Media outlets in India commented on legal structures in the United States and the raw emotional impact of the verdict on African-American families:
- The Hindu led off its editorial on the Zimmerman verdict by declaring “race has once again torn a deep gash through the conscience of the United States.” Citing statistics on the experience of African-Americans interacting with law enforcement and the courts, The Hindu concluded “there is literally not a square inch of ground for [black Americans] to stand on.”
- In an op-ed for International Business Times, Palash Ghosh empathized with the sadness and deep emotions he saw at protests in the United States after the verdict. He wrote that for “black people, particularly for black parents with sons, the tragedy of Trayvon Martin strikes at the very heart of their worst insecurities, fear and anxieties.”
Russian commentary on the Zimmerman verdict was largely silent due to preoccupation with U.S. fugitive Edward Snowden, but some outlets contrasted protests in the United States with recent demonstrations in Moscow:
- Natalia Antonova, editor-in-chief of The Moscow News, remarked that protests in the United States following the verdict were “an amazing show of self-restraint – as opposed to the nationalism-fueled protest that took place on Manezhnaya Square in Moscow when football fan Yegor Sviridov was shot dead by a man from Russia’s North Caucasus region following an argument on the sidewalk.”
- The death of Kimani Gray in March 2013 – an African-American teenager shot by two NYPD officers – elicited strong criticism in a Russia Times op-ed, pointing to Gray’s death as evidence of the imperfect model the United States sets as a global leader. “Kimani Gray’s murder has become a symbol of America in the ‘Age of Obama’ – a country that presents itself as the protector of justice and righteousness while perpetrating injustice and genocide at home and abroad. Whether killed by a New York cop or a Predator drone, a neighborhood watch coordinator or a U.S. Marine, countless innocents are being killed by the United States and its machinery of death and oppression.”
Christopher Clary, Rising Powers Initiative scholar and Stanton Nuclear Security Pre-doctoral Fellow at the RAND Corporation, recently wrote an article for the Center for the Advanced Study of India’s India in Transition on safety and security issues within India’s nuclear arsenal:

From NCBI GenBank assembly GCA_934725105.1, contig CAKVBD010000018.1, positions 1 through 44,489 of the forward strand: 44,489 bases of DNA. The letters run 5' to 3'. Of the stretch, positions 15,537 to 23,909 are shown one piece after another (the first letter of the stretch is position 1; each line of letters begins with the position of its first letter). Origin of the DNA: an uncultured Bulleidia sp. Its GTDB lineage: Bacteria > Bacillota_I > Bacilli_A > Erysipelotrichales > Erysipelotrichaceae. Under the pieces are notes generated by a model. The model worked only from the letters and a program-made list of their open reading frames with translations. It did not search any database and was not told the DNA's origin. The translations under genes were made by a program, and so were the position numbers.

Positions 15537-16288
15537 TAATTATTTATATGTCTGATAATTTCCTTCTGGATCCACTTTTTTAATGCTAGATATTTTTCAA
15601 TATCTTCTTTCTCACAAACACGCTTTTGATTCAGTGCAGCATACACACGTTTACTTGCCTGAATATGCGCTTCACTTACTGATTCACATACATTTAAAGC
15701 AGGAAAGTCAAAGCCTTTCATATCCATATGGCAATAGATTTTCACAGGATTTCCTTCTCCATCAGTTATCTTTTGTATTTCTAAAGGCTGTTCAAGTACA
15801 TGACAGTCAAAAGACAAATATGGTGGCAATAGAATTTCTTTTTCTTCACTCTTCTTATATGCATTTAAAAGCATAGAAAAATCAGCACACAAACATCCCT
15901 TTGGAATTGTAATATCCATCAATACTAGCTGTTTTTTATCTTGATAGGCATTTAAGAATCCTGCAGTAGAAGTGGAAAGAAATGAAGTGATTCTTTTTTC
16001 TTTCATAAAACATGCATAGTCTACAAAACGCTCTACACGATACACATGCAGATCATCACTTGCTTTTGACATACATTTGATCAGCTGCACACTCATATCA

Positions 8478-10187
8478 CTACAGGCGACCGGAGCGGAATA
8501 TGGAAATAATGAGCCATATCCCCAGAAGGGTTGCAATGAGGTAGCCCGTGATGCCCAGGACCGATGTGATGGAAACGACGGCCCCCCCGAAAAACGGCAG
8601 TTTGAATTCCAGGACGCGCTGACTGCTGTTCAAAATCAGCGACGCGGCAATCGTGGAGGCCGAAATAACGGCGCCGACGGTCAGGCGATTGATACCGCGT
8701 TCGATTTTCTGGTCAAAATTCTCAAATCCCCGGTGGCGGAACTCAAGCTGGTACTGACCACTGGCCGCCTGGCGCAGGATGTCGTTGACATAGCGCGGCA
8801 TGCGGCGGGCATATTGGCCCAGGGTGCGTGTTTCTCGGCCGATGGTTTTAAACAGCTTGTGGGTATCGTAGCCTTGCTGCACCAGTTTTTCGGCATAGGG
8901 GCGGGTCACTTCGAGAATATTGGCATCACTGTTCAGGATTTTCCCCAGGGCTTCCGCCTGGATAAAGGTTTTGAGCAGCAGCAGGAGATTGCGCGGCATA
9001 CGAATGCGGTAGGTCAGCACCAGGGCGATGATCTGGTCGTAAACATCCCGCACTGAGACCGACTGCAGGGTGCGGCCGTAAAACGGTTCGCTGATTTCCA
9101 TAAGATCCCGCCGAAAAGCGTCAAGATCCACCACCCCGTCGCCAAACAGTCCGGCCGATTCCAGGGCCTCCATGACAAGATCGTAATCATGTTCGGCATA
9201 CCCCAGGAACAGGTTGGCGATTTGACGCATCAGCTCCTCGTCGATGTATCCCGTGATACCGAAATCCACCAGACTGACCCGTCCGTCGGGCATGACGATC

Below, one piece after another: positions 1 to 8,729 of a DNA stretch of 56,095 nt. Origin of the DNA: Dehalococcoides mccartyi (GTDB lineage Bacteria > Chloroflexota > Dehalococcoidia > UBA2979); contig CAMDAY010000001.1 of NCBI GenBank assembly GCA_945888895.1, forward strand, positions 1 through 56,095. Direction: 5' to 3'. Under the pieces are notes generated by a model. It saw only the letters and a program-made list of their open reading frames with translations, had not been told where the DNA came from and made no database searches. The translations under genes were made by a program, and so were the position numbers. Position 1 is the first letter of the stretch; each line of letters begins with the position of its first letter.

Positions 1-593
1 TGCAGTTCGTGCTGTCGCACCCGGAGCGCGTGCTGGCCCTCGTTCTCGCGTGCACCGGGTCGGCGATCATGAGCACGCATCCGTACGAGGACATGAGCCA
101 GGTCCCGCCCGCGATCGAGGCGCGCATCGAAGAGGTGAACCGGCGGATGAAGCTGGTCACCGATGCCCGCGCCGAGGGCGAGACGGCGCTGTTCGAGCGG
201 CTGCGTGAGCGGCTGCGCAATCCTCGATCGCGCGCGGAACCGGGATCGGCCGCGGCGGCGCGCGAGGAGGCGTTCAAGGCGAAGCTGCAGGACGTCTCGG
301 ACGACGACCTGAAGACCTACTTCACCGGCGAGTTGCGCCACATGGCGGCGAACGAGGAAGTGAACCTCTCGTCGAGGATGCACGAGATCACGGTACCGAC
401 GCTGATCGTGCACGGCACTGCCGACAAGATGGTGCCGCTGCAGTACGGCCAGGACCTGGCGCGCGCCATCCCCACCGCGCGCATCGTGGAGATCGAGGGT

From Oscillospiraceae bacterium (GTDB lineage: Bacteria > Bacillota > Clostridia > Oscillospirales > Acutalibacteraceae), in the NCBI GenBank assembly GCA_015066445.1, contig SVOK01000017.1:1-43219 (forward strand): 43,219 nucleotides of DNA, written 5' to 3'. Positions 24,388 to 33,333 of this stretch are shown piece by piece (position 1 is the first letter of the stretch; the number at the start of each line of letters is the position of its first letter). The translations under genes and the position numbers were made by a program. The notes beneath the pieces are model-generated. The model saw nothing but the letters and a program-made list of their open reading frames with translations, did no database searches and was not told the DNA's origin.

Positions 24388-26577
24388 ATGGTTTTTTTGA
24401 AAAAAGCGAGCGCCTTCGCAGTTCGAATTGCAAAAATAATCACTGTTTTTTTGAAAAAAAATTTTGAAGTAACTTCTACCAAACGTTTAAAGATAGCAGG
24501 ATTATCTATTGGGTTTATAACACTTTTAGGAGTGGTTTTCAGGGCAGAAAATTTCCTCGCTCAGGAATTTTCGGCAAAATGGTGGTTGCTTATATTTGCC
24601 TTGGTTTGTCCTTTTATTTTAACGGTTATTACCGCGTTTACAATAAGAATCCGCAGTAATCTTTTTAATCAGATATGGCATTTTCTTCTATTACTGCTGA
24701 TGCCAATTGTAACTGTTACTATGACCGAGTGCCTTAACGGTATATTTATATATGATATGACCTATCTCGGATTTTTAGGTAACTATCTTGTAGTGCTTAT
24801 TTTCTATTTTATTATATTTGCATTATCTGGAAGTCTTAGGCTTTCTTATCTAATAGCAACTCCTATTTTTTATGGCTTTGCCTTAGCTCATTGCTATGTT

We are just weeks beyond the fifteenth anniversary of the 1998 nuclear tests, and less than a year from the fortieth anniversary of India’s 1974 “peaceful nuclear experiment.” India is justly proud of what its nuclear scientists have accomplished. In the face of an international regime to slow their progress, Indian scientists, engineers, and even bureaucrats and politicians collaborated to find a way to build an increasingly diverse nuclear energy infrastructure and the ability to produce nuclear weapons. To overcome these obstacles, India built a closed, close-knit nuclear enclave. Now that it has done so, will that establishment open up?
Fifteen years after Pokhran-II, it is possible the world knows less about India’s nuclear weapons program than any other nuclear state except North Korea. This is not proud company for the world’s largest democracy to share. The Indian public has settled mostly for quiescence about the program, punctuated by a handful of commentators eager to cheerlead the program’s accomplishments. This lack of inquiry could be unfortunate. Closed organizations develop pathologies that are often harmful to the broader public interest. They sometimes accept decrements in safety to achieve other organizational goals. Whether India’s nuclear stewards have avoided dangerous practices is unclear based on the scant public record. (more…)Continue Reading →
The Egyptian military’s deposition of former President Mohamed Morsi has observers around the globe reflecting on how events have changed since the Arab Spring in 2011. This Post compares domestic viewpoints expressed then – from China, India, Russia, and Japan – to opinions in these countries now on the unfolding story in Egypt.
Read our 2011 Policy Alert for additional comparative views.
While China’s Foreign Ministry said it would ultimately respect the decision of the Egyptian people, media commentary echoed doubts expressed in 2011 that these kinds of “revolutions” could ever lead to democratic change in Egypt: